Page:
The last few months have been riddled with protests about judging, with Amir Khan's loss of his world light-welterweight titles to Lamont Peterson the most fractious of several involving British boxers.

But none have been disputed so vehemently as Hagler-Leonard at Caesars Palace on April 6, 1987.

With Leonard coming out of a three-year retirement – prematurely enforced by a detached retina in his right eye – and having boxed only once in the two years before that, Hagler was the 3-1 on favourite to retain his world middleweight title.

Leonard's insistence on the new-fangled championship distance of 12 rounds – instead of 15 – convinced Hagler that his celebrated challenger would be short on stamina.

What Hagler was not to know was that Leonard had prepared not only with orthodox sparring but in full-on fights behind closed doors, complete with referee, time-keeper, 10-ounce gloves and no head-guards.

The ring rust had been shaken off. So much so that Leonard easily won the first two rounds.

There had been much discussion about the contrast in styles – Hagler the big-hitting counterpuncher, Leonard quick and elusive with his flashy combinations.

Standing firm: Hagler remains convinced he beat Leonard

Standing firm: Hagler remains convinced he beat Leonard

Hagler, a southpaw, tried to spring a surprise by starting with an orthodox left lead. But after losing those opening rounds he reverted to his natural stance from the third onwards.

Thereafter those who had paid their ticket money had to make their choice between Hagler the self-pronounced bull and Leonard the matador.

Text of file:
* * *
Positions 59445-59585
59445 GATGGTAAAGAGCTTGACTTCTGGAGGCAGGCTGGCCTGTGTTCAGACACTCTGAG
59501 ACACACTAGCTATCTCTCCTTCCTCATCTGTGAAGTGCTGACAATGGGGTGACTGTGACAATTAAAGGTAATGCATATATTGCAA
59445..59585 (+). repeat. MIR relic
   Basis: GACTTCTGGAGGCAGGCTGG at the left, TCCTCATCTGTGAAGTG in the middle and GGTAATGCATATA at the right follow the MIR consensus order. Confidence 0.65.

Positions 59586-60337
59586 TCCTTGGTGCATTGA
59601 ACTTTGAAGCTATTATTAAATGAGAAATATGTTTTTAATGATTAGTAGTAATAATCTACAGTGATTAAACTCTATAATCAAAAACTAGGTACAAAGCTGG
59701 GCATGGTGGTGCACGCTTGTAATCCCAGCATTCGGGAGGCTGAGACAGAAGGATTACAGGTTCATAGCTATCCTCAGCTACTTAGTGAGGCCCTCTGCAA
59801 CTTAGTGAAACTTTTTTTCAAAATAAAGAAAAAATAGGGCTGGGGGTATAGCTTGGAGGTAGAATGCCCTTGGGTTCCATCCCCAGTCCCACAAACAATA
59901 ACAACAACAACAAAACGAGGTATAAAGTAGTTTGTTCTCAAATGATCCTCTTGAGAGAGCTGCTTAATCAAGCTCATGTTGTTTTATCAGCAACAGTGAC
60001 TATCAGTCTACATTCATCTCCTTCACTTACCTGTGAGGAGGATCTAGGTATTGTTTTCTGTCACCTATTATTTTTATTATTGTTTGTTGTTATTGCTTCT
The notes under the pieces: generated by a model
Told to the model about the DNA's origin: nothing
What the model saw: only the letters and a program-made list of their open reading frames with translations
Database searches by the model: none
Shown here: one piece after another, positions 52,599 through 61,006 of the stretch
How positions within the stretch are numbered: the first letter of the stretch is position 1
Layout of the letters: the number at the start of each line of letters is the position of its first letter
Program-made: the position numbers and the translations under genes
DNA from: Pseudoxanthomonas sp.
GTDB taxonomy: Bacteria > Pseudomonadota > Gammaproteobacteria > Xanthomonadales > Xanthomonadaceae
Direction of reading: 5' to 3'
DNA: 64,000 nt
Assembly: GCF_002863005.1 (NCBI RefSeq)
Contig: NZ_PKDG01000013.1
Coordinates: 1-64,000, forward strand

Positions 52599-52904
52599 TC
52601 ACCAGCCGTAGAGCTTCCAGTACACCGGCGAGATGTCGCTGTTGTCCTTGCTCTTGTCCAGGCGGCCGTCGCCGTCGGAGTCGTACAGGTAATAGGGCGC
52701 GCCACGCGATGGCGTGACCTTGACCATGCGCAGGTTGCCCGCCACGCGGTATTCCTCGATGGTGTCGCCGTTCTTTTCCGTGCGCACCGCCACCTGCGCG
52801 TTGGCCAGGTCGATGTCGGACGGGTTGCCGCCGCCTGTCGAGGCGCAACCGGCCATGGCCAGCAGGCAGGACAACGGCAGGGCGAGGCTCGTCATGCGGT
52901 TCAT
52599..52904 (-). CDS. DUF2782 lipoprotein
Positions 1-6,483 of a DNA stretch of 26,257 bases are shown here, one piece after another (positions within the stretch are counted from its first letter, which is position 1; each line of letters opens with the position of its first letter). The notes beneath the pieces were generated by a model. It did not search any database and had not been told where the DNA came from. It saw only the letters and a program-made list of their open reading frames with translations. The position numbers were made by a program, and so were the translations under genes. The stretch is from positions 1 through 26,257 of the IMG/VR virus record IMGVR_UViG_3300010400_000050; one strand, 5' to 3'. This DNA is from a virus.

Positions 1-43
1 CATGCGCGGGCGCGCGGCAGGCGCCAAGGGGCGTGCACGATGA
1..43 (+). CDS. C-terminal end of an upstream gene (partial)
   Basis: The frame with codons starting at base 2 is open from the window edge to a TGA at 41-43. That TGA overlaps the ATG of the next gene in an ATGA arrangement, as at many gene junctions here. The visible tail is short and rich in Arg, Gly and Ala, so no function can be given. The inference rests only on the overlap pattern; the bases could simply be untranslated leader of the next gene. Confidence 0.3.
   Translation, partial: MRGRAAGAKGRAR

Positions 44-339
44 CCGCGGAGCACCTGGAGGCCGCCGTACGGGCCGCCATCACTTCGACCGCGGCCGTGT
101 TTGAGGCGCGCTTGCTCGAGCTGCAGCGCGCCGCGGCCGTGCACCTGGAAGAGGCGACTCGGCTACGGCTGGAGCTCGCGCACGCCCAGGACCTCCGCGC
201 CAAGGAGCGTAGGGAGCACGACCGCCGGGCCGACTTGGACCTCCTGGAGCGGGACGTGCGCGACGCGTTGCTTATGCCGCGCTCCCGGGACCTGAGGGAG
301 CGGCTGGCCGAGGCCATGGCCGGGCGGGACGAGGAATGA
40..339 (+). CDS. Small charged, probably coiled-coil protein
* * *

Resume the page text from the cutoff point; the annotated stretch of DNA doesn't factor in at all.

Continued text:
Leonard was accused by some of staging a grand illusion by stealing rounds he did not deserve with attention-catching flurries, the quickness of his hands deceiving the eyes of the judges.

Hagler, who was at his best picking off opponents who came forward, was perceived by others as being exposed as a one-dimensional plodder by Leonard's speeding hit-and-run tactics.

Both those extreme views did a disservice to fighters who were very different but equally great, in their own way.

Hagler, teased and tormented into becoming the aggressor, was often caught on the way in yet still connected with some damaging punches which rocked Leonard, notably in the fifth and ninth.

Leonard, who had planned to attack in hope of exploiting Hagler's occasional vulnerability to cuts, adapted like the natural showman he was, dancing out of trouble and often clipping the champion as he eeled away.

It was a classic match-up, even if Hagler was slightly past his prime at coming up 32 while Leonard, at 29, had been inactive, at least publicly, for so long.

All mine: Leonard celebrates his win in Las Vegas

All mine: Leonard celebrates his win in Las Vegas

There were times, when he changed gear to go on the offensive, when Leonard hit and then blatantly held Hagler but referee Richard Steele declined to deduct a point even though he issued no fewer than 30 warnings.

The fight ended with them furiously exchanging punches on the ropes.